Turn the glass upon β (Rigel), the white first-magnitude star in Orion's left foot.
Then we had landed, and almost at the same moment Rigel set.
He had known Betelgeuse years ago and personally had always preferred its neighbour Rigel, which had received no publicity at all.
The latitude as ascertained by the stars Aldebaran and Rigel was 30 degrees 24 minutes 44 seconds South.
Smyth mentions Rigel as a test for a 4-inch aperture, with powers of from 80 to 120.
Its name is Rigel (pronounced re´-jel) from an Arabian word meaning "the foot."
The star to be examined is the little brilliant dangling below the right-hand end of the Belt, toward Rigel.
The most advanced culture on Rigel's first planet is to be compared to the Italian cities during Europe's feudalistic era.
Rigel belongs to a new generation of the universe; Betelgeuse to the universe that is passing.
The well-known companion to the bright star Rigel (β Orionis) has been suspected for many years to be a close double star.
bright star in Orion, 1590s, from Arabic Rijl Jauzah al Yusra "the Left Leg of the Central One," from rijl "foot."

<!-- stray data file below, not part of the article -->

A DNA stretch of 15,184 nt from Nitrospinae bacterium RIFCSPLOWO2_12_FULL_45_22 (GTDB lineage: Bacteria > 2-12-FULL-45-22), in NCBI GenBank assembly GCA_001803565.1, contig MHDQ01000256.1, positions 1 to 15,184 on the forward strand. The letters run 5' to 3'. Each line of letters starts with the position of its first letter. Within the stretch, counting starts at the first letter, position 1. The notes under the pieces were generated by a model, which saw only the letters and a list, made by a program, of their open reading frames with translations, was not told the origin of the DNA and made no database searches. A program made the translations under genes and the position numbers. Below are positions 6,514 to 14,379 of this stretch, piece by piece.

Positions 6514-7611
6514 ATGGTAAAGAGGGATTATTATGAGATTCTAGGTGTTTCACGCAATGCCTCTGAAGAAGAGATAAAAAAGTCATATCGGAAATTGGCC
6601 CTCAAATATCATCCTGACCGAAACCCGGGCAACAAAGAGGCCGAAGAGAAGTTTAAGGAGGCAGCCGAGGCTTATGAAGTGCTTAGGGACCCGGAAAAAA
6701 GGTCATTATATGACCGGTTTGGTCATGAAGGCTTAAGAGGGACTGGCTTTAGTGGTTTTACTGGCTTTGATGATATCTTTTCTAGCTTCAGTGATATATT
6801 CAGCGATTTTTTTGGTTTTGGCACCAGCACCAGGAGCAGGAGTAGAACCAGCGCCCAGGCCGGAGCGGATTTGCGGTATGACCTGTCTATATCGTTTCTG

A very bright, bluish-white supergiant star in the constellation Orion. It is a binary star, with an average apparent magnitude of 0.12. Scientific name: Beta Orionis.
Our Living Language : The history of astronomy owes much to Arabic scientists of the Middle Ages, who preserved the astronomical learning of ancient Greece and made improvements on it. The English names of many of the brightest stars in the heavens are Arabic in origin. The name of the supergiant star Rigel, for example, comes from the Arabic word for "foot" (the foot of the constellation Orion, that is). Some other important stars whose names are Arabic include Aldebaran, "the one following (the Pleiades)"; Betelgeuse, "hand of Orion"; Deneb, "tail" (of the constellation Cygnus, the swan); and Altair, "the flying eagle" (in the constellation Aquila, the eagle). The names of other stars are usually Greek or Latin, such as Antares or Sirius, as are the names of the constellations.